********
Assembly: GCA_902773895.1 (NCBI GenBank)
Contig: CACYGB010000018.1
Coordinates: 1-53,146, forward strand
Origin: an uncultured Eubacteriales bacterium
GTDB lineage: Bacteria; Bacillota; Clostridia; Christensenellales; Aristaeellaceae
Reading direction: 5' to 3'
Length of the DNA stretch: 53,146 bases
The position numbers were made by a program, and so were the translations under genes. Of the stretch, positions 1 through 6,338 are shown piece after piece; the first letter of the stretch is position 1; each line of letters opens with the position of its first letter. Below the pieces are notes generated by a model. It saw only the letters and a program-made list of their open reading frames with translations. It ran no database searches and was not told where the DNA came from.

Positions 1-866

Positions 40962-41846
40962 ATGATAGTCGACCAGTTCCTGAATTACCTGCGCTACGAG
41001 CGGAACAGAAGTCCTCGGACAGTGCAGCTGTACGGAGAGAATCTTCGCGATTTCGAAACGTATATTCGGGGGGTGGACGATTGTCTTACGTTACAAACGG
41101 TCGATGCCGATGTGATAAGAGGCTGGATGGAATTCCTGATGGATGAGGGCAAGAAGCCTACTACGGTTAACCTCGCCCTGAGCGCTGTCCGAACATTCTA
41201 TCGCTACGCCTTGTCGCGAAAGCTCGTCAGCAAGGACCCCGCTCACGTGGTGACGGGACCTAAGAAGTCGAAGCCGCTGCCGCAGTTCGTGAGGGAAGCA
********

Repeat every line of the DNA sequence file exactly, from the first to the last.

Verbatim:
Assembly: GCA_902773895.1 (NCBI GenBank)
Contig: CACYGB010000018.1
Coordinates: 1-53,146, forward strand
Origin: an uncultured Eubacteriales bacterium
GTDB lineage: Bacteria; Bacillota; Clostridia; Christensenellales; Aristaeellaceae
Reading direction: 5' to 3'
Length of the DNA stretch: 53,146 bases
The position numbers were made by a program, and so were the translations under genes. Of the stretch, positions 1 through 6,338 are shown piece after piece; the first letter of the stretch is position 1; each line of letters opens with the position of its first letter. Below the pieces are notes generated by a model. It saw only the letters and a program-made list of their open reading frames with translations. It ran no database searches and was not told where the DNA came from.

Positions 1-866

Positions 40962-41846
40962 ATGATAGTCGACCAGTTCCTGAATTACCTGCGCTACGAG
41001 CGGAACAGAAGTCCTCGGACAGTGCAGCTGTACGGAGAGAATCTTCGCGATTTCGAAACGTATATTCGGGGGGTGGACGATTGTCTTACGTTACAAACGG
41101 TCGATGCCGATGTGATAAGAGGCTGGATGGAATTCCTGATGGATGAGGGCAAGAAGCCTACTACGGTTAACCTCGCCCTGAGCGCTGTCCGAACATTCTA
41201 TCGCTACGCCTTGTCGCGAAAGCTCGTCAGCAAGGACCCCGCTCACGTGGTGACGGGACCTAAGAAGTCGAAGCCGCTGCCGCAGTTCGTGAGGGAAGCA